Better stop pretending that job losses from AI are no big deal

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One of the many great debates over artificial intelligence is the impact on jobs. It’s already well established that AI can enable sufficient automation to take over certain types of low and mid-level jobs. But that doesn’t necessarily mean mass unemployment – some analysts say AI will change the nature of the job rather than replace the job itself, while others say AI will create more jobs than it kills. So, no need to worry, right?

Well, according to Kai-Fu Lee – founder and CEO of Sinovation Ventures and president of the Sinovation Ventures Artificial Intelligence Institute – you probably should worry, yes. Artificial intelligence constitutes a major transition in the workforce, and we’re nowhere close to ready for it.

In a recent column for MIT Technology Review, Lee argues that tech companies are kidding themselves if they think that AI won’t destroy jobs permanently. Now that AI is essentially an arms race between China and the US (and one that China has a 2:1 chance of winning at this stage), AI development is happening at such a furious pace that the impact is going to catch us off-guard:

The rise of China as an AI superpower isn’t a big deal just for China. The competition between the US and China has sparked intense advances in AI that will be impossible to stop anywhere. The change will be massive, and not all of it good.

The problem is that artificial intelligence has the potential to displace tens of millions of blue-collar and white-collar workers, which could result in serious social, political and economic consequences. We already live in uncertain times as various traditional paradigms and power structures are being decentralized and disrupted on various fronts. Putting millions of people out of work won’t help stabilize things. A recent poll from Northeastern University in the US indicates many workers already believe that AI will take over lots of jobs – and they’re understandably worried about that.

Lee isn’t impressed with the optimists – it’s wrong to assume those new jobs will materialize, or that displaced workers can be easily trained to take up those jobs. As for AI-assisted jobs, those will be vastly outnumbered by single-task jobs that AI can take over permanently.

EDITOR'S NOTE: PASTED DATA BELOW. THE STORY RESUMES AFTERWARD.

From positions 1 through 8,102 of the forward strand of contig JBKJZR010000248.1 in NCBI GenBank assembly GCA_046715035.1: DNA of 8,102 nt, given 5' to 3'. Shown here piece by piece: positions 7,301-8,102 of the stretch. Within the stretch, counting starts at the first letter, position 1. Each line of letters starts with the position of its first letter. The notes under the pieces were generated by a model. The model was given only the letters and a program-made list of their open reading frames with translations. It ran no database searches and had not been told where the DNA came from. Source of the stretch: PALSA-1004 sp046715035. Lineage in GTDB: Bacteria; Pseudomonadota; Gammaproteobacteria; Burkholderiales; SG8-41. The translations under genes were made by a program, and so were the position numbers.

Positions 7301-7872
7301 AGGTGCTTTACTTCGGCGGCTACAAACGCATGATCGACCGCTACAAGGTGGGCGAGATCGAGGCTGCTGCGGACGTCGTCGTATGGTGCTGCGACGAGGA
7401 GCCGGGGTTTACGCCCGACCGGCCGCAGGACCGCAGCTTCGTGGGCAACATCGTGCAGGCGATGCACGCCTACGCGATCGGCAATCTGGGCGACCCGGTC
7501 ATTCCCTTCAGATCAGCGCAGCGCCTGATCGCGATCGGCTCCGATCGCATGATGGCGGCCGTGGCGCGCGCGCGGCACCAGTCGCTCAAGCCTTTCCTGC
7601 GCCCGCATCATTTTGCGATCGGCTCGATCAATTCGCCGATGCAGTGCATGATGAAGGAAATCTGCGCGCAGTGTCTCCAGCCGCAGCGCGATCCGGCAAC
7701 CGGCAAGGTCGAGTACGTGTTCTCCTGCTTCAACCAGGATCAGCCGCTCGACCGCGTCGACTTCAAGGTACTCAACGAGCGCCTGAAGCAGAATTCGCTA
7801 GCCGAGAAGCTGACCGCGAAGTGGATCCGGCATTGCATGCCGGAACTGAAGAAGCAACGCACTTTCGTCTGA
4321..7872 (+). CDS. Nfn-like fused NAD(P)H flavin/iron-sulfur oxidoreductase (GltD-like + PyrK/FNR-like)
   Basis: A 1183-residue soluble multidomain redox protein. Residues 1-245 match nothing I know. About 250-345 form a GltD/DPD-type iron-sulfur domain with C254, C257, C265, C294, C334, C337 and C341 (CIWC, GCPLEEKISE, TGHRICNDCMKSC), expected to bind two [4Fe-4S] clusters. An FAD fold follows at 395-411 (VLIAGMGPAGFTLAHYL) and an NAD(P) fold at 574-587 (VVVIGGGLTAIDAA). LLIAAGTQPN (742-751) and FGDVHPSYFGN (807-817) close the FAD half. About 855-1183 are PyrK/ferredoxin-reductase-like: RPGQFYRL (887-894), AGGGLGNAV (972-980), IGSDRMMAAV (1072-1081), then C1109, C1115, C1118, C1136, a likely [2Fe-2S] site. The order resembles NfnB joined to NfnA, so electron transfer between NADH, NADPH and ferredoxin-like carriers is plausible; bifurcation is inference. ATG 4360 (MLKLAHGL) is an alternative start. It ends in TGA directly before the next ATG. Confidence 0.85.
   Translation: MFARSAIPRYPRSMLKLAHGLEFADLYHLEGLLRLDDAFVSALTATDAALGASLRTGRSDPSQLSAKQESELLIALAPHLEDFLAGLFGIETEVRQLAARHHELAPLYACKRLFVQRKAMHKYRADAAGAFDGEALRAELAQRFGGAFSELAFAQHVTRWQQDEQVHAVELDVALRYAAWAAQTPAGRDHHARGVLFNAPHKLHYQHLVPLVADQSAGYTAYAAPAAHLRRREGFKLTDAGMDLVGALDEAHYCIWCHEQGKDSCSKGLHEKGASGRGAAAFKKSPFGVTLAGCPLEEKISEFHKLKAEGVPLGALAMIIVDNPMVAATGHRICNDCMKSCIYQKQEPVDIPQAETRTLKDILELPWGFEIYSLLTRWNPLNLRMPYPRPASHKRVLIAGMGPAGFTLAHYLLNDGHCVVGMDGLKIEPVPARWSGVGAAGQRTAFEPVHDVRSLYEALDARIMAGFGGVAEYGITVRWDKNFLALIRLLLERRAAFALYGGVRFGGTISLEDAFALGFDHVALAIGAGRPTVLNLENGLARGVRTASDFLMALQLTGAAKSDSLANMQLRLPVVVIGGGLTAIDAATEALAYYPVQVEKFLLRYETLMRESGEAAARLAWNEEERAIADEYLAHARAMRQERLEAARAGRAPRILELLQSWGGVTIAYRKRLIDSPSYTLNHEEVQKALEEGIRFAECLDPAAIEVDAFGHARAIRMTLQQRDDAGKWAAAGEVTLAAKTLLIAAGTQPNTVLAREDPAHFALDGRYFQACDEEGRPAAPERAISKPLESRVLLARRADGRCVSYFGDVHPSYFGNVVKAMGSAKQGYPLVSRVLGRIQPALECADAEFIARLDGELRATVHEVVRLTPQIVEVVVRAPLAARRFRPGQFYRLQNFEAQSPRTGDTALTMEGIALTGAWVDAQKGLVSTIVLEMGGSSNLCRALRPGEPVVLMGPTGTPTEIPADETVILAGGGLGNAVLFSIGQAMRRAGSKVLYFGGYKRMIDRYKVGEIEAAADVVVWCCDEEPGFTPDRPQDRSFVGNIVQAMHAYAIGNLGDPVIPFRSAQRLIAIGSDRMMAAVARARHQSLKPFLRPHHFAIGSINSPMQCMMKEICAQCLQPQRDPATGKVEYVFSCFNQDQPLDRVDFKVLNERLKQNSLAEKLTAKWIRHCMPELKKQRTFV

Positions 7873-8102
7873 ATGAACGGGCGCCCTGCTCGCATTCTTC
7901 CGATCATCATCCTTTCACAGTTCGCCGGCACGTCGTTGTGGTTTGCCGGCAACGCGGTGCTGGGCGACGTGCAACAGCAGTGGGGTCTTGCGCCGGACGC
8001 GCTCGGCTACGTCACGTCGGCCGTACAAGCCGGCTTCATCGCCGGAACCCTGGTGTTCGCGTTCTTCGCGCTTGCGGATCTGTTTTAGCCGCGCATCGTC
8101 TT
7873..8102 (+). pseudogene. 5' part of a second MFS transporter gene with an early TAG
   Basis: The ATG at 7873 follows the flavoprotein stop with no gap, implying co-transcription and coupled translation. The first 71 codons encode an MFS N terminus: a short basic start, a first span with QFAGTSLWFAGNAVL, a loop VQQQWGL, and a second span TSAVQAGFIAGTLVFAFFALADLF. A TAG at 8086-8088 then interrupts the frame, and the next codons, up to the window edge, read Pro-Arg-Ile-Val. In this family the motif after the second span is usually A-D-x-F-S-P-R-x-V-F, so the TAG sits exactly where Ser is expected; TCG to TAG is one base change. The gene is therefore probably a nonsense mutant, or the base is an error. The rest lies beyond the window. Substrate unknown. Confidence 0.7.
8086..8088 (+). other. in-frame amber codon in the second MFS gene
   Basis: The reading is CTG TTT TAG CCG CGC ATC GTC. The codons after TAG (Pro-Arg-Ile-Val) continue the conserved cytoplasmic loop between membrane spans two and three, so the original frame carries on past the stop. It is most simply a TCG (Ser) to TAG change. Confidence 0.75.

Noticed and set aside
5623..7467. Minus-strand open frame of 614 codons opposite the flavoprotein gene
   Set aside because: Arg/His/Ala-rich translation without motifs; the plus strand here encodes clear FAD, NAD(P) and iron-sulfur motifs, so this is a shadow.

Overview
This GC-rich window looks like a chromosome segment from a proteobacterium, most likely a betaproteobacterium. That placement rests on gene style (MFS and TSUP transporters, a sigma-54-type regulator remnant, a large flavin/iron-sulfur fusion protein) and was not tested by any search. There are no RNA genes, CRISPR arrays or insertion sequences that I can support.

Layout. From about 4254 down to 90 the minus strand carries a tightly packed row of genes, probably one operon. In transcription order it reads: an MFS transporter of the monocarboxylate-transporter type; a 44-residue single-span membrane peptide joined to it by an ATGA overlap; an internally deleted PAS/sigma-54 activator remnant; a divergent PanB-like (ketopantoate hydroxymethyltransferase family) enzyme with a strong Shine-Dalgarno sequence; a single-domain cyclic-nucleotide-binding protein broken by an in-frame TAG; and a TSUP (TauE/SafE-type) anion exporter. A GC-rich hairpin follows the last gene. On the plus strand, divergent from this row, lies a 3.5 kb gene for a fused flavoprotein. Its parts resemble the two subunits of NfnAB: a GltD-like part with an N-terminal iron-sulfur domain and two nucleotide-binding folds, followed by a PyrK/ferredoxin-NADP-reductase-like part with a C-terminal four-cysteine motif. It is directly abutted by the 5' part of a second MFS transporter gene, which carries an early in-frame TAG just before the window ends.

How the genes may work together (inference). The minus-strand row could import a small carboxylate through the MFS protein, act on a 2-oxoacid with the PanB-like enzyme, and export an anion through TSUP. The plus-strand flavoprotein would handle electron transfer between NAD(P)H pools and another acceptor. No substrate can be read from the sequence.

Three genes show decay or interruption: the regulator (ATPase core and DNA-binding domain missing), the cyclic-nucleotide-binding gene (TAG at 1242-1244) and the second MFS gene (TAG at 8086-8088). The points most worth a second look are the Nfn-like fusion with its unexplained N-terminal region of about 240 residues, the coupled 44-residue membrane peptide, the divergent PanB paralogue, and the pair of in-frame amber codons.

It’s also disingenuous to assume that businesses will do everything in their power to make sure workers aren’t displaced. Maybe some will. But businesses already lay off workers by the tens of thousands in the name of efficiency and cost-cutting – it’s a standard business practice. If they’re presented with a technology that enables them to save millions in operating costs – and the cost of implementation isn’t too steep – odds are they’re going to take it.

Lee is especially dismissive of the argument that the impact of artificial intelligence on jobs could be mitigated by a universal basic income funded by the extra money made by AI. Ha ha. No:

… UBI doesn’t address people’s loss of dignity or meet their need to feel useful. It’s just a convenient way for a beneficiary of the AI revolution to sit back and do nothing.

Aside from that, good luck convincing businesses to give up their rising profits to fund a UBI. And good luck getting a UBI approved in certain countries where certain political parties are practically allergic to anything that looks like it might be something that vaguely resembles that Horrible Evil Thing That Shall Not Be Named But Starts With ‘S’ and Ends With ‘Ism’.

None of this is an argument against AI, of course. Aside from the fact that AI development is a fait accompli, the potential benefits are substantial enough to justify pursuing. And it’s always possible that the impact of AI on jobs is exaggerated – after all, we’ve heard doomsday predictions about the impact of automation on the workforce many times before.